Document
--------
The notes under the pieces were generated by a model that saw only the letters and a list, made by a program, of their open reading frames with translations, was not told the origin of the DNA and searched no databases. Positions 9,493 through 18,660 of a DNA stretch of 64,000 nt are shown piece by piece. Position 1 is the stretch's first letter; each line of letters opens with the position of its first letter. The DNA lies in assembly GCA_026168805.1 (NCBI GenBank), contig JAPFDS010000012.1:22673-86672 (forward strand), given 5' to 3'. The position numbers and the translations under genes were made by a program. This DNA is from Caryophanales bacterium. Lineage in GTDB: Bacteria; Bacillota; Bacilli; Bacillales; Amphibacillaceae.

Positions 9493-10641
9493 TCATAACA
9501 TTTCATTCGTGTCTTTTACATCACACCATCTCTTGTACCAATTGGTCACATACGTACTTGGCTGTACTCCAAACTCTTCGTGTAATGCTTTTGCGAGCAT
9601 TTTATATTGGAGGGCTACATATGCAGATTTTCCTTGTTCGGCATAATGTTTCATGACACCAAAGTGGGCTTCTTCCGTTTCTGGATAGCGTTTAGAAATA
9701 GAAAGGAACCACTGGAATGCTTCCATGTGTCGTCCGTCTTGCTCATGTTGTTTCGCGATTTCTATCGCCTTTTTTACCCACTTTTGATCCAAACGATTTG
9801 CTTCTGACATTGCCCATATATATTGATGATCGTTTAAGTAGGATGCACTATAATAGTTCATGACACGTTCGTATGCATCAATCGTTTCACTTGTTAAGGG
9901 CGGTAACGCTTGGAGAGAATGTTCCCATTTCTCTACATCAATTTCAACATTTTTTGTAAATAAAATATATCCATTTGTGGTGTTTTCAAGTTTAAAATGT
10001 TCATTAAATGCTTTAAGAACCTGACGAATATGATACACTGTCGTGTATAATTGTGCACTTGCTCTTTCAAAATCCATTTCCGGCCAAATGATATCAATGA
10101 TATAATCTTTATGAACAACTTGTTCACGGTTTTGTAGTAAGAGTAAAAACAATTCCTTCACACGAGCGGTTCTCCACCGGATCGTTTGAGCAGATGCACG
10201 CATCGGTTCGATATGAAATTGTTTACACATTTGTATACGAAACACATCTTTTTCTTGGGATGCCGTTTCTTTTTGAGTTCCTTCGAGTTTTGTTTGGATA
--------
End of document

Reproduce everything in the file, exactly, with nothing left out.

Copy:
The notes under the pieces were generated by a model that saw only the letters and a list, made by a program, of their open reading frames with translations, was not told the origin of the DNA and searched no databases. Positions 9,493 through 18,660 of a DNA stretch of 64,000 nt are shown piece by piece. Position 1 is the stretch's first letter; each line of letters opens with the position of its first letter. The DNA lies in assembly GCA_026168805.1 (NCBI GenBank), contig JAPFDS010000012.1:22673-86672 (forward strand), given 5' to 3'. The position numbers and the translations under genes were made by a program. This DNA is from Caryophanales bacterium. Lineage in GTDB: Bacteria; Bacillota; Bacilli; Bacillales; Amphibacillaceae.

Positions 9493-10641
9493 TCATAACA
9501 TTTCATTCGTGTCTTTTACATCACACCATCTCTTGTACCAATTGGTCACATACGTACTTGGCTGTACTCCAAACTCTTCGTGTAATGCTTTTGCGAGCAT
9601 TTTATATTGGAGGGCTACATATGCAGATTTTCCTTGTTCGGCATAATGTTTCATGACACCAAAGTGGGCTTCTTCCGTTTCTGGATAGCGTTTAGAAATA
9701 GAAAGGAACCACTGGAATGCTTCCATGTGTCGTCCGTCTTGCTCATGTTGTTTCGCGATTTCTATCGCCTTTTTTACCCACTTTTGATCCAAACGATTTG
9801 CTTCTGACATTGCCCATATATATTGATGATCGTTTAAGTAGGATGCACTATAATAGTTCATGACACGTTCGTATGCATCAATCGTTTCACTTGTTAAGGG
9901 CGGTAACGCTTGGAGAGAATGTTCCCATTTCTCTACATCAATTTCAACATTTTTTGTAAATAAAATATATCCATTTGTGGTGTTTTCAAGTTTAAAATGT
10001 TCATTAAATGCTTTAAGAACCTGACGAATATGATACACTGTCGTGTATAATTGTGCACTTGCTCTTTCAAAATCCATTTCCGGCCAAATGATATCAATGA
10101 TATAATCTTTATGAACAACTTGTTCACGGTTTTGTAGTAAGAGTAAAAACAATTCCTTCACACGAGCGGTTCTCCACCGGATCGTTTGAGCAGATGCACG
10201 CATCGGTTCGATATGAAATTGTTTACACATTTGTATACGAAACACATCTTTTTCTTGGGATGCCGTTTCTTTTTGAGTTCCTTCGAGTTTTGTTTGGATA